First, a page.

Biennale art room transforms into improvised theatre space

Kochi, Feb 20: Margherita Marincola keeps the entry point simple: introduce yourself and sing a favourite song. That’s the icebreaker the French-Italian actor-director has devised, finding the desired result at her workshop alongside the Kochi-Muziris Biennale.

For three days from Tuesday, Margherita is conducting a theatre workshop at the key Cabral Yard venue in Fort Kochi. ‘Exploring space — Intensive Acting’ aims at freeing the trainees from inhibitions so as to perform better on the stage.

“In theatre, one should be free from all apprehensions,” she notes. “Hence the exercises here. These are techniques that will help the participants feel comfortable in a new group so as to emote and act unfettered,” points out Margherita, who has followed her parents’ Compagnie Picatrix theatre troupe.

To the artiste, this workshop is for both performers and non-performers. “It is for anyone who would like to explore their creativity through stage and performance. One would want to become a more creative performer,” adds Margherita, who has often worked backstage helping with costumes and props and assisting the theatre director Lionel Véran, who taught her the basics of stage direction.

At the Biennale art room here, she uses simple exercises and techniques of the improvisational theatre world to the benefit of the participants. The idea is to make the participant understand different measures of space and how to utilise each of them optimally, explains Margherita, a graduate in Indian Performing Arts at University of Vicenza in Italy. “While many of the activities are the same, the goal is more than just getting to be a good actor. It’s to understand space and how one could use it without making the audiences realise it.”

Margherita, who was born into a family of artists, started studying Western classical violin at the age of eight. Then, in 2004, she travelled to India to study Hindustani vocal under eminent artists. Her gurus continue to be Bhaskar Subramanian, Ajay Pohankar and Krishna Mohan Bhatt. In 2014 she won the prestigious Amici del Conservatorio prize for her singing performance at the Music Conservatory of Vicenza. “I have always been fascinated with Indian culture and history. Music has been a connecting link,” shares the multi-facetted artist, who now shuttles between India and France.

The art room workshop further aims to teach more about body language and voice modulation. “One has to also understand the surrounding and adapt according to it. Theatre is not restricted to auditoriums, it can be performed at any space,” she notes, giving participants exercises on movements to understand ways to adapt to a new space. “As a theatre actor, one should be open to perform at any public venue.”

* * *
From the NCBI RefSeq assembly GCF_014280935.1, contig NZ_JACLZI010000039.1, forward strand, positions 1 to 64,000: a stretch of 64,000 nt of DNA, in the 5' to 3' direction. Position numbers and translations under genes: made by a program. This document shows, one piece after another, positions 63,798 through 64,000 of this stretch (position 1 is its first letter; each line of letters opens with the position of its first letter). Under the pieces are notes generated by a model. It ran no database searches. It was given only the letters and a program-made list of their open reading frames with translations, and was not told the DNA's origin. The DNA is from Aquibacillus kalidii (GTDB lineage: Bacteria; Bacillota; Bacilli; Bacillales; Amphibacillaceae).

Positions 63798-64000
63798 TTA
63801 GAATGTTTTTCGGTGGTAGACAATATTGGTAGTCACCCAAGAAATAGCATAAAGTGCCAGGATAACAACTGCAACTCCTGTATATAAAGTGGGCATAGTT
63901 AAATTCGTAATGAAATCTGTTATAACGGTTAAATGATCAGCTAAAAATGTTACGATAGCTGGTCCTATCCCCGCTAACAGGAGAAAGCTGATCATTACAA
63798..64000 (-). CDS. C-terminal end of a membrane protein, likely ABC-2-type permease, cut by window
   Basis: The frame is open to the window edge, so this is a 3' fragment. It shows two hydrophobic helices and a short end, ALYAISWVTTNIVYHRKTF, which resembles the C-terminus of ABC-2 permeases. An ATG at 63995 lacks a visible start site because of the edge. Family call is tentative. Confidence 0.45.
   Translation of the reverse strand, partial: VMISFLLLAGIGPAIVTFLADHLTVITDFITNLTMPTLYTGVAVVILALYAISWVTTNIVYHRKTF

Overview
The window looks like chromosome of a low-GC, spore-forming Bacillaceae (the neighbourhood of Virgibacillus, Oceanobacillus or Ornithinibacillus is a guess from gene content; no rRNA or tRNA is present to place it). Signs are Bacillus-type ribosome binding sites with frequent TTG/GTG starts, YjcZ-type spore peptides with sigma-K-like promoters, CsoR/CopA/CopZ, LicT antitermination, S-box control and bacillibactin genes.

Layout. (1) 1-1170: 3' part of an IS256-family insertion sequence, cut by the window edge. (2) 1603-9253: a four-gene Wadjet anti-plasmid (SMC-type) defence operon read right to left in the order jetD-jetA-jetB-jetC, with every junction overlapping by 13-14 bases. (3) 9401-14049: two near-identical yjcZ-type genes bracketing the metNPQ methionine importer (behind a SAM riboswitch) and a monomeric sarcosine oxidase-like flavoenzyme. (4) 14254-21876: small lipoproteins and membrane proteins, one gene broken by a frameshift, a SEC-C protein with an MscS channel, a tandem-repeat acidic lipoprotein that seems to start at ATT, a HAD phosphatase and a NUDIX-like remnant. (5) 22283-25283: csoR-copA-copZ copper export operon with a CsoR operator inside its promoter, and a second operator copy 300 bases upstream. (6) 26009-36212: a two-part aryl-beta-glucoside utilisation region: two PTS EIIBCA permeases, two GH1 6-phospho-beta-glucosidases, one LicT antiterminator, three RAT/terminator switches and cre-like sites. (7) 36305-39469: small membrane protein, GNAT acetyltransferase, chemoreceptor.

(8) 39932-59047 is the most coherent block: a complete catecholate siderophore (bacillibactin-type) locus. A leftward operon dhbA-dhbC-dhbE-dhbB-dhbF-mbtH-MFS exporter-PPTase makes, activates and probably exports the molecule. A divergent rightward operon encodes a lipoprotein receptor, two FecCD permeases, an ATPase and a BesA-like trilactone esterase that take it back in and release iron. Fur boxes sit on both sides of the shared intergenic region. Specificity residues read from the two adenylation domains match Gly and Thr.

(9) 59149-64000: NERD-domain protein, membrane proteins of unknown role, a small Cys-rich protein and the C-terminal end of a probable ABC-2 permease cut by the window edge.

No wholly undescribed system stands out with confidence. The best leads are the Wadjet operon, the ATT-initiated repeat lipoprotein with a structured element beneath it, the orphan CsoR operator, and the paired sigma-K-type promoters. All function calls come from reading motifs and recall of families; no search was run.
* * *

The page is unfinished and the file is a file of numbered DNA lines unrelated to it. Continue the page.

The day one, Margherita’s trainees also had a close look at four installations at the biennale’s main Aspinwall House venue. They were of Shirin Neshat, Shilpa Gupta, Song Dong and B V Suresh. “All these are not just thought-provoking, but ones emphasising on the importance of space. The exercise will continue,” adds the artiste, who later let her trainees do an improvised piece at nearby Pepper House as a reflection of the biennale experience.

At the end of the workshop, the artiste plans to do a performance based on late Englkish playwright Sarah Kane’s work called 4.48 Psychosis. Ahead of that, Margherita has divided the participants into groups of five, having spread the pages of the play on the floor. Each group picks five pages each. “The idea is to see how one performs when the time for preparation is limited and you get random fragments of a scene,” shares the mentor who has appeared as guest artist in the Indian TV series Chidiya Ghar (Hindi) and Uncha Mazaa Zoka (Marathi).

Atul Ramkumar is an acting student who has come for the workshop with his classmates of K.R. Narayanan National Institute of Visual Science and Arts in Kottayam, 60 km south of Kochi. “It was interesting to act and also see how each group reacted to the text they got,” he says. “We got only five minutes to prepare but we learned an array of techniques like different ways to see the fragments, space utilisation, emphasis on elements of the text.”

Just before this exercise, the participants were asked to use a dupatta as a prop and enact without dialogues. “It was interesting to see how different participants used the dupatta to express,” Aadira Srinivasan, a graduate from Delhi who was visiting Biennale. “I have never attended a workshop like this before. I just want to try my hand in acting.”

VISITING THE BIENNALE

“The fourth edition of Kochi-Muziris Biennale runs from 12 December, 2018 – 29 March, 2019.“
Venues are open every day from 10 AM – 6 PM.
Tickets are available for purchase for ₹100 at Aspinwall House.

Universal free entry every Monday.

GETTING TO FORT KOCHI

By Air: Fort Kochi is 45 km from Kochi International Airport, Nedumbassery.
By Train: Fort Kochi is 13 km from Ernakulam Junction (South) Station and 16 km from Ernakulam Town (North) Station.
By Boat: Fort Kochi is 20 mins from the Ernakulam Boat Jetty and 10 mins from both Willingdon Island and Vypin Boat Jetty.
By Bus: Fort Kochi is 15 km from the main bus station in Ernakulam.

Many of the locations of the Kochi-Muziris Biennale are walking distances from each other (most are around 10 minutes or so).

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